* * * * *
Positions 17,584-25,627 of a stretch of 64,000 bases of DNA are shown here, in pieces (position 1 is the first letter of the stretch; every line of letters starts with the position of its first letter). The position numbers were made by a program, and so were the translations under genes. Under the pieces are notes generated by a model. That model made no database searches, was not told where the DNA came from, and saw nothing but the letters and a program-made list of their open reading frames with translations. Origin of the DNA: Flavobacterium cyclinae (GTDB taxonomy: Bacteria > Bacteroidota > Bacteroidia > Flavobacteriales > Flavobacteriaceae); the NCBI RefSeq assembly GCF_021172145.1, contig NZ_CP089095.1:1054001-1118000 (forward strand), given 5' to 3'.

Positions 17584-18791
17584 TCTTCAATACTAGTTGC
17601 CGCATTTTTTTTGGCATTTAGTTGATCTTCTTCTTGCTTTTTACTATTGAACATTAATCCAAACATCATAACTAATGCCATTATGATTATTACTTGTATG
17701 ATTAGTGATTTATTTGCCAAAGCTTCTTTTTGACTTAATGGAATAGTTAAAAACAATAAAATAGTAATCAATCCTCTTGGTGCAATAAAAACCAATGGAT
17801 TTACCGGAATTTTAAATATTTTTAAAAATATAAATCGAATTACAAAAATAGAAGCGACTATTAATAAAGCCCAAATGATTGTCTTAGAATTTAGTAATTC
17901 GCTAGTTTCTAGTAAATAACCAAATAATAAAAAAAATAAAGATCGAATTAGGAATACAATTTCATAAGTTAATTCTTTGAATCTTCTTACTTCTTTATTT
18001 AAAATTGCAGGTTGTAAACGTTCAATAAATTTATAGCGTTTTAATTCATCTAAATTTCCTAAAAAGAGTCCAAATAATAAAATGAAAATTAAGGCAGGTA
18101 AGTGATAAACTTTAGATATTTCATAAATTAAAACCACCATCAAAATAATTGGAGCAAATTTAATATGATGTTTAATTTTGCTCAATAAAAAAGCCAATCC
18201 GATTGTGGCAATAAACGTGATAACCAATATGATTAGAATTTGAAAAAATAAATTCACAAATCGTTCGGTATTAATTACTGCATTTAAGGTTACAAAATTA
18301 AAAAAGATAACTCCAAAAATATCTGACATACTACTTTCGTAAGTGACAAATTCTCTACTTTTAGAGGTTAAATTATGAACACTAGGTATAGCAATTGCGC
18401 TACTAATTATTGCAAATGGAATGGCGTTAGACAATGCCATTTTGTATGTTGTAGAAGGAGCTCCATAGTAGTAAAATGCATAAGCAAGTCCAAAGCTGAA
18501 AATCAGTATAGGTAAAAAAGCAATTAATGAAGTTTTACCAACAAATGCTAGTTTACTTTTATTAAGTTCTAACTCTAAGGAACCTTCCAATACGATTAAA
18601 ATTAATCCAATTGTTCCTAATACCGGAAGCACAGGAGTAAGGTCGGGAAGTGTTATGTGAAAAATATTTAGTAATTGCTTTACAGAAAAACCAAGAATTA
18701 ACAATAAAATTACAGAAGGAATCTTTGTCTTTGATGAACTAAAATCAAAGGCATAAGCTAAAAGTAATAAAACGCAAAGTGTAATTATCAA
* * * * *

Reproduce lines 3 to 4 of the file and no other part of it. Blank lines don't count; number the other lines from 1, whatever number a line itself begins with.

17584 TCTTCAATACTAGTTGC
17601 CGCATTTTTTTTGGCATTTAGTTGATCTTCTTCTTGCTTTTTACTATTGAACATTAATCCAAACATCATAACTAATGCCATTATGATTATTACTTGTATG